If there’s one common theme in construction disputes, it’s arguments about value.
I’m not talking about the nutty valuations where a contractor has built a seven-lane highway and the client has back charged it back to $0. I’m talking about the various scenarios where both parties are arguing over what the work is worth. Here are some observations that may help bring some sense into these disputes:
Basis of Valuation
A common error is to value work, especially variations, in a way that is not contained within the contract. A common example is for the contractor to quote a lump sum and have it accepted, only to have client subsequently argue for a lower value based on applying a schedule of rates. The thing here is that the bargain was based on an agreed fixed value. You can’t apply rates when that was not the agreed basis of valuation, and there is virtually never any agreement on rates, either. Even if a series of rates were agreed upon, if the work was agreed on a lump sum basis, then that is the value.
This works in reverse too, and again this is little understood. If work is being carried out on an agreed schedule of rates, then the value will be simply the quantum of work done by the applicable rate.
I sometimes see clients produce a lump sum quote from another supplier arguing that the work is too expensive because ‘I’ve got a cheaper quote’ for the same work. But again, these are two different bases of valuation. Plus, did the competing contractor actually do a site measure to see what had been done in order to quote on an ‘apples with apples’ basis? Most likely, they did not.
So it is important to realise that, if you’re going to argue about value, always do it on the same basis. A good example is labour. If the parties have agreed on an hourly labour rate, then they can only argue about the hours worked. They can’t compare it with fixed quotes for the same work.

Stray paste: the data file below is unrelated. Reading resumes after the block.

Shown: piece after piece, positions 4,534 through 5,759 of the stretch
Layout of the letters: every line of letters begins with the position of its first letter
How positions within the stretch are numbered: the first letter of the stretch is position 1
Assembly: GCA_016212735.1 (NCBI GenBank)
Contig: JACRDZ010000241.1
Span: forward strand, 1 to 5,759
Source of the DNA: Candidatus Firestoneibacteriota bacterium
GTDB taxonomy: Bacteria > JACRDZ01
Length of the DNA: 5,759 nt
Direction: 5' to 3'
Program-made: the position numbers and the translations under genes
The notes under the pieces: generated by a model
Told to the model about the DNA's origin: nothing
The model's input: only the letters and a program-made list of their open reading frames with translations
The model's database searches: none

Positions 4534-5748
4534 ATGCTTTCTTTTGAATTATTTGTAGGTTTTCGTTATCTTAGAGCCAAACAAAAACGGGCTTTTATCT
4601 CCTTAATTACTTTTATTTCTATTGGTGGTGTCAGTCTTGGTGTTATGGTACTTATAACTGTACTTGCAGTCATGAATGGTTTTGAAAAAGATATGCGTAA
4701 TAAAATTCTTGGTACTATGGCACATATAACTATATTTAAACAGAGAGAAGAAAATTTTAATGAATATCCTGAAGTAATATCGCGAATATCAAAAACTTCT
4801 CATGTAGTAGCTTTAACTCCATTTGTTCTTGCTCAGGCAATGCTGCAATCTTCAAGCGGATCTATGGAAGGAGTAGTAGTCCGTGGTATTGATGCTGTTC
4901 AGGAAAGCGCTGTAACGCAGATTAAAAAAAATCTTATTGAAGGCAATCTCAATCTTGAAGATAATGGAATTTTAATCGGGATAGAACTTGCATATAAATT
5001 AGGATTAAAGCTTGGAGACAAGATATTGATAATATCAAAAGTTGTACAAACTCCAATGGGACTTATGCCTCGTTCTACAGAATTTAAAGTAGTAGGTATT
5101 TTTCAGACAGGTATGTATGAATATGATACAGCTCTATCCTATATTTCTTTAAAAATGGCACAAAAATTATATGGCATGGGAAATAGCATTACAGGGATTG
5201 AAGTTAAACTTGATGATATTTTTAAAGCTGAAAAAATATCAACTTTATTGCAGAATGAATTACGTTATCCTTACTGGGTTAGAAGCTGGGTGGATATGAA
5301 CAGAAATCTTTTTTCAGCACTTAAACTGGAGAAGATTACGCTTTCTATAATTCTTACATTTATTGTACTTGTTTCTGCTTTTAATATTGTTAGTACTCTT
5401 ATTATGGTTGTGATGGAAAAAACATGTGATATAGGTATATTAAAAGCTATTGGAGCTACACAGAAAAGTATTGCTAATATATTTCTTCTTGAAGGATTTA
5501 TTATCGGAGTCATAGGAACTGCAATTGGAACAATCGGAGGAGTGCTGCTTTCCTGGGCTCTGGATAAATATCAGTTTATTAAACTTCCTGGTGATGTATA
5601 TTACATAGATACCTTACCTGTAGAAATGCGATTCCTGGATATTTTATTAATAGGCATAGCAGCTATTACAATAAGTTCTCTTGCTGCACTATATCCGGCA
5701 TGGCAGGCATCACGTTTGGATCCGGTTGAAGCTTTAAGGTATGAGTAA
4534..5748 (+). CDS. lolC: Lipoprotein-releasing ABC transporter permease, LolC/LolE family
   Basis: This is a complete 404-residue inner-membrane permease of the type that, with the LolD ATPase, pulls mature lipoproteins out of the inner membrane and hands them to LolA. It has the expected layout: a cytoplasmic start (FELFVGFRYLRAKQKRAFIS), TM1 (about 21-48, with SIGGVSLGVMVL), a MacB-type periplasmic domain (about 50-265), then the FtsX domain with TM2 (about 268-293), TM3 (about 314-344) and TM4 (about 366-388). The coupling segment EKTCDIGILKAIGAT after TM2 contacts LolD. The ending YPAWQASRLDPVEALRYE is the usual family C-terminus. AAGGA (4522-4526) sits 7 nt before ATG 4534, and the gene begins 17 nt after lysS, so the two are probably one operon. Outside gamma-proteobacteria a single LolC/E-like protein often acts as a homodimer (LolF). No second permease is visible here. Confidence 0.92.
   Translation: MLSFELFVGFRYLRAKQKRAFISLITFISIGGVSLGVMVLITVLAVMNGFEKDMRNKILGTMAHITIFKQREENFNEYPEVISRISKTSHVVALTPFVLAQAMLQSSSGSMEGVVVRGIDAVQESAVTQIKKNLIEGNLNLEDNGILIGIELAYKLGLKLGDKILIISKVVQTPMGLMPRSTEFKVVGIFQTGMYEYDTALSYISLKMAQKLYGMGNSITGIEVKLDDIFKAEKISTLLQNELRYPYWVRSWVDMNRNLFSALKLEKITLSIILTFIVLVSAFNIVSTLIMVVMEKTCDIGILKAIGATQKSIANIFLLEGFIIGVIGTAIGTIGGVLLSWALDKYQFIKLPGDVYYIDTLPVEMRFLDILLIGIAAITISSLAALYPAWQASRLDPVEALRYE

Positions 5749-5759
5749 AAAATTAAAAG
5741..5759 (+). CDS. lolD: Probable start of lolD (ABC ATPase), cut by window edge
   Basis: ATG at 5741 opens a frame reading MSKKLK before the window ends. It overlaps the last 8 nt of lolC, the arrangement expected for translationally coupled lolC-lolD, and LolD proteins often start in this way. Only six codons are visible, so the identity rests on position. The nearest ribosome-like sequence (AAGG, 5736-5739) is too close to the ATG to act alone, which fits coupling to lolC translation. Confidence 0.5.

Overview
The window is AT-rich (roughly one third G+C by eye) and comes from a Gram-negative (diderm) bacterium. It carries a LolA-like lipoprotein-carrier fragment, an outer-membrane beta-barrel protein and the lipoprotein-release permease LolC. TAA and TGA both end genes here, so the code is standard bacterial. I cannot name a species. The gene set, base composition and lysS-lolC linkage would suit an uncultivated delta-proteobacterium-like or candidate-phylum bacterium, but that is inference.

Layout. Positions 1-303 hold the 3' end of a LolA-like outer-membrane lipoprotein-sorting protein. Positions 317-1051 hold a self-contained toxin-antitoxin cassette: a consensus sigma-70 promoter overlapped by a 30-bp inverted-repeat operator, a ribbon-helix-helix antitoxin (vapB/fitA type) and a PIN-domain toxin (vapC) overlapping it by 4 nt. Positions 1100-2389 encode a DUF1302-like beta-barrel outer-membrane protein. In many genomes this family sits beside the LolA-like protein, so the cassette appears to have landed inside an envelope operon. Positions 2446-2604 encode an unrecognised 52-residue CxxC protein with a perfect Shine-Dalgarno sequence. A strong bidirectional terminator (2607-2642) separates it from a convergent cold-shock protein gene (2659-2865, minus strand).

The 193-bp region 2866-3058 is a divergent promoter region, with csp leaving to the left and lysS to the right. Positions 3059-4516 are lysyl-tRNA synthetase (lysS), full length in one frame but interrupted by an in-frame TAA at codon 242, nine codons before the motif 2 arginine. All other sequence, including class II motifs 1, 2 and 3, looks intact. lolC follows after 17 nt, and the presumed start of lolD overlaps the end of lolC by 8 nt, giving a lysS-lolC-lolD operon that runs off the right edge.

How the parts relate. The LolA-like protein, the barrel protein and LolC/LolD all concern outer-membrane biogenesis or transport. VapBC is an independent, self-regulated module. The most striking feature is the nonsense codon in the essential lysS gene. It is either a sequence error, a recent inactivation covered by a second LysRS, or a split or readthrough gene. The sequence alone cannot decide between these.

Almost all of your adjudication matters feature a disagreement about the value of retentions. This is of course because the parties have competing ideas on what the subcontract sum is, and retentions derive from a percentage of that sum.
A common mistake is to include the value of variations as part of the subcontract sum where the contract does not allow it. The term ‘subcontract sum’ is clearly defined, and that definition either allows for the sum to change with the value of variations, or to remain fixed. If it remains fixed, then the retention can only be calculated from the base contract sum; unaffected by variation value.
Defective or Incomplete Work
This is the greatest battleground of all! This is an area where contractors tend to make absurd valuations both in support of, and rejection of, the value of defects. The best thing I can say here is to not apply crazy and unsubstantiated valuations. This makes you look silly and certainly will not get you very far in adjudication.
You must apply a reasonable and substantiated basis for valuing the cost to rectify defects, or the cost of completing work. Common examples are where a contract item of work is valued at say $50,000. The client will agree that 80 per cent is complete ($40,000) but then argue that it cost $37,000 to have the final 20 per cent completed by another party. Another example is where that same item is defective and the client argues that it cost $126,000 to rectify. These are so out of whack compared to the contract value that they will not stand up unless backed by some serious evidence. So the rule here is to exercise common sense and reasonableness.
This is a really vague way to agree (or more likely disagree) on value. How do you work out percentage complete? If you say that the work on level seven is 76 per cent complete and your client says it’s only 55 per cent complete, how does either side prove it?
The problem here is a lack of a unit of measure. Often to overcome this, the parties will agree on a value per floor, or value per something else. It is necessary when some works comprise so many different elements that, short of a detailed cost assessment, you can’t really value it accurately. The percentage method is plagued with these difficulties. The best way here is for the parties to agree on some units of measure with which to progressively vale the work until 100 per cent is reached.
Rawlinsons Construction Cost Guide
This guide is often used to support valuations of work. The important thing to realise that there are many factors around the work that make this guide a less reliable basis of valuation. In fact, the inside cover of it makes exactly that qualification. So while this may be perfectly valid, these kinds of guides are not correct in all scenarios where other factors can change the value of the work.
You will always be on far better ground in any payment dispute if you approach valuations on the basis of what is reasonable, what can be substantiated, and what is real. Self-serving valuations are visible a mile off and will collapse under their own weight in any dispute resolution process. So keep it real.